Alex Yakovlev, Newcastle University, UK
DATE 09 Monday Tutorials Chair
Are you looking for an opportunity to learn about new design and test methodologies, EDA flows, formal models, architecture paradigms, widening application domains? Are you keen to know how new processes and devices impact on design and vice versa? Will you use this in your engineering practice? Are you thinking about writing a research proposal, or simply picking up a few fresh ideas for your teaching course? Are you a graduate student who wants to meet his/her peers and check whether all of you speak the same technical language, or you are keen to broaden your horizons while searching for a new job? If you answer yes to these questions, then Monday Tutorials are the best starter to your DATE!
In the thirty years I have been in academia, from doing my PhD course till now being a group leader, I have always considered the time I spent at tutorials in such 'broadband' conferences as DATE as best invested.
Imagine a full day tutorial. You arrive in the morning in a comfortable lecture room, to be introduced to a subject that you most likely know very little about, though you somehow have a pre-taste that it is a cool area! You are not alone in that and a dozen of similar minds surround you. The speakers, your tutors, are a carefully selected team of experts with different, complementary backgrounds and skills; university dons, industrial gurus, company technical officers, all with a world-wide geographical span. You focus on this subject throughout the whole day, quickly exchange your impressions over the coffee breaks, and perhaps latch on something really weird or fascinating during lunch. In the end, you leave the tutorial happy to have found not only new ideas but also new friends!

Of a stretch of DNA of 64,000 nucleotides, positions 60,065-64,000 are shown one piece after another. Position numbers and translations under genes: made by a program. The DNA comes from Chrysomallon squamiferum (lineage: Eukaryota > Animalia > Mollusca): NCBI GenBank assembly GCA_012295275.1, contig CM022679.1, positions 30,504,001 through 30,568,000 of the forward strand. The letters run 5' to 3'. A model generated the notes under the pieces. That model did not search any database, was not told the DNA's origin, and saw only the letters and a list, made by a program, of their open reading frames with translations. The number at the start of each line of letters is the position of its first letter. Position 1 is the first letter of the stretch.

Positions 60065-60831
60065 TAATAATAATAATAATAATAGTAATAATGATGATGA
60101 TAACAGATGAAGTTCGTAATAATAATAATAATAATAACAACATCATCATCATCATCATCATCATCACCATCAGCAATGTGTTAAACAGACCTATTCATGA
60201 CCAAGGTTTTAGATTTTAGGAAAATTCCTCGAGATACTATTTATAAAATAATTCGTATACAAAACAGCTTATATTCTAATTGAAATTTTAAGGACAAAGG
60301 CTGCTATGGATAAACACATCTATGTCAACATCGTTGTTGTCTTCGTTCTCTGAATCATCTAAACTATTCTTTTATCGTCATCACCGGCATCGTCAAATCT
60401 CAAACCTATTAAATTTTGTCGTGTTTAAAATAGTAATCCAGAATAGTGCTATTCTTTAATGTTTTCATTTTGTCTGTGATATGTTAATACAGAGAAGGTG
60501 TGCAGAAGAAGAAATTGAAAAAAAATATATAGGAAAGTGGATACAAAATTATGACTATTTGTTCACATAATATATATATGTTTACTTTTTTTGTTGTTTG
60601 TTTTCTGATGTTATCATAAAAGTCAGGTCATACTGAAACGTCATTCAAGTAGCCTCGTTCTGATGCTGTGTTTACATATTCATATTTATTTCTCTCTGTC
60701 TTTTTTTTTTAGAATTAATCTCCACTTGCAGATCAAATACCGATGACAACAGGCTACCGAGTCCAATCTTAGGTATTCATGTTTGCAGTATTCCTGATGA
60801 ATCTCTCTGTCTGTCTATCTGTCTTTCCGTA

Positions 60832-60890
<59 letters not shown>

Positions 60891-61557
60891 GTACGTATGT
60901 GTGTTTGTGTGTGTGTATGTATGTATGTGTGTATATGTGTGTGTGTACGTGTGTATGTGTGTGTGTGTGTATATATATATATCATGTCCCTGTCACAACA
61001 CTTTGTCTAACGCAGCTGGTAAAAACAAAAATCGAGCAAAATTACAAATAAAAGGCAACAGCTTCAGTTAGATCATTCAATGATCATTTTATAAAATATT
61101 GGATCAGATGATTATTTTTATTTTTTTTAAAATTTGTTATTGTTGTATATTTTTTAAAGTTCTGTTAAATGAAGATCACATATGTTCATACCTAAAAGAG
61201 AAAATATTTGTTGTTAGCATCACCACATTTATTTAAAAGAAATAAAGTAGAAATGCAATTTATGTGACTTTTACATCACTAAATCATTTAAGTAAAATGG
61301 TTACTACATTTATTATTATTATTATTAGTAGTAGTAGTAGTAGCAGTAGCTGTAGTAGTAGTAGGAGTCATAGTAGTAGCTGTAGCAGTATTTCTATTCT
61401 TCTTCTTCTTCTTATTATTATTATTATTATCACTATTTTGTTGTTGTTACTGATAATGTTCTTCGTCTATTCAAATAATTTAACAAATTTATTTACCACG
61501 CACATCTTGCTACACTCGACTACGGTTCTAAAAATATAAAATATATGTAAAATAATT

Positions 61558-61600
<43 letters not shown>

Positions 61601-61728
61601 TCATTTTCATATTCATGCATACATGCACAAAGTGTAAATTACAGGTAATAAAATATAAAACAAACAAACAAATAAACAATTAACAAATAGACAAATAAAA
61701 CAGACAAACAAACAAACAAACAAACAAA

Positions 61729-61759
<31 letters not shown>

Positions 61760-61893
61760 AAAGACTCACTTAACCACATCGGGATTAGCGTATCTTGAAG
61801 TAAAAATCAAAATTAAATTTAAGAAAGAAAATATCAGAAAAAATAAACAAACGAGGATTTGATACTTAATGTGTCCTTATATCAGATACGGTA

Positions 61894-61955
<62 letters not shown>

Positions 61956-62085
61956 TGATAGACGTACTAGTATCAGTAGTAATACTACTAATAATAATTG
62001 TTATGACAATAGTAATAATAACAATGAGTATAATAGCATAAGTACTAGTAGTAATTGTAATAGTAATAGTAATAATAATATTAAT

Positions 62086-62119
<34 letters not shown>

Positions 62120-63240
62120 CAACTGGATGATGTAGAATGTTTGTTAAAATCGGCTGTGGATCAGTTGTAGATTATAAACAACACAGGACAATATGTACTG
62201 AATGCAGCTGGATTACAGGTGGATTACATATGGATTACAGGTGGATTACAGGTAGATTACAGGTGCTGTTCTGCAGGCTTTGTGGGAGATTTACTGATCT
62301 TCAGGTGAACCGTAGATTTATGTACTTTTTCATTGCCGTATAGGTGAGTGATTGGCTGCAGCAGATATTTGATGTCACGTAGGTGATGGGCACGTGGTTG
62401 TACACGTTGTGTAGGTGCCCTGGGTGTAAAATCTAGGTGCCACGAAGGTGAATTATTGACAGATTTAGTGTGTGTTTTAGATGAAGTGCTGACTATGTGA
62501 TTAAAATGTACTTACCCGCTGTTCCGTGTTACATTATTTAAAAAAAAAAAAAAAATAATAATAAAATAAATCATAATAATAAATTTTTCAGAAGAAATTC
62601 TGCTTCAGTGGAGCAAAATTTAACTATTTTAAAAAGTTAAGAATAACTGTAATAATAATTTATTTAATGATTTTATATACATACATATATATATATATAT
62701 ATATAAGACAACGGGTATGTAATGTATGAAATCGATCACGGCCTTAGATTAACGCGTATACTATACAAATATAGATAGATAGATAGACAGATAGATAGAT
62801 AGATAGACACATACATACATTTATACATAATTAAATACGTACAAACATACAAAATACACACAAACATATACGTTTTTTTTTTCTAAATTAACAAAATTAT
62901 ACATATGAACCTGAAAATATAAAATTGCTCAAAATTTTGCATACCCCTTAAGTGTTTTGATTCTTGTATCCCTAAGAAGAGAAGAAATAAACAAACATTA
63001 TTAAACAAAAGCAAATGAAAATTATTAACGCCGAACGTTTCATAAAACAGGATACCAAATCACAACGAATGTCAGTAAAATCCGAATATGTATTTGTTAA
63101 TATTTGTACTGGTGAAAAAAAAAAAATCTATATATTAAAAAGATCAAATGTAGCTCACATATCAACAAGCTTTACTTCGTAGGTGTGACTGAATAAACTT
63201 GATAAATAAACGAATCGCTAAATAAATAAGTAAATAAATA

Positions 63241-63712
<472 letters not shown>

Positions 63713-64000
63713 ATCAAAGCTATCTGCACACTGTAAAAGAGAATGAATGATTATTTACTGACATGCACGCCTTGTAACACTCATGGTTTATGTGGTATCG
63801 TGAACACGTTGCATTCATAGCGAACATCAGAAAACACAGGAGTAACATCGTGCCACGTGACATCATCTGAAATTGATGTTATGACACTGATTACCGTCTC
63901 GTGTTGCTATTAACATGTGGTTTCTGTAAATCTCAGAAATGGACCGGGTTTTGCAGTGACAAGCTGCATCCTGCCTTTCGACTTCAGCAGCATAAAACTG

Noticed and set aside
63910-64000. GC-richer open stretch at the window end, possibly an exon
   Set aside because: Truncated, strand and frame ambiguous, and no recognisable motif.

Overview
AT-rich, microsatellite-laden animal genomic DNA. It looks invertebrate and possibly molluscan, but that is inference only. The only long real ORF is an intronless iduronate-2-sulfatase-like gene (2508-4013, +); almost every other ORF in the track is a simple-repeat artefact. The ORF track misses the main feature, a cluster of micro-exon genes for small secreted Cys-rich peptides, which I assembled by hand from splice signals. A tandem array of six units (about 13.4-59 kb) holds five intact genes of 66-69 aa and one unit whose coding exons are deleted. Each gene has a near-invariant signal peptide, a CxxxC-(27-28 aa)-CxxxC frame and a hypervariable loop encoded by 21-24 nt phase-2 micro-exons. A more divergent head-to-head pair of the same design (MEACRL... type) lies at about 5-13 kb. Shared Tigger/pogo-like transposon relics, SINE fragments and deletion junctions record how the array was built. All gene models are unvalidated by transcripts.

This year's Monday Tutorials include three full-day and eight half-day units, all being in the hot areas of knowledge. The full-day lectures cover the following themes: system-level modelling and synthesis of embedded multi-core designs; energy-harvesting systems: principles, modelling and optimisation; correct-by-construction embedded software synthesis. The half-day events are on a slightly smaller scale of detail or coverage, but this does not make them less useful! They are about: new trends in networks-on-chip (NOCs), formal methods for correct and robust design, low power design for parameter variations, 3D Integration: perspectives from design, fab and EDA; designing reliable systems from unreliable components; power optimisation for FPGA designs; advanced testing and test-driven self-tuning of RF and AMS; reliability and serviceability of NOCs.
Visit this link and read about the detailed programme for each workshop theme:
Click here to register to attend DATE.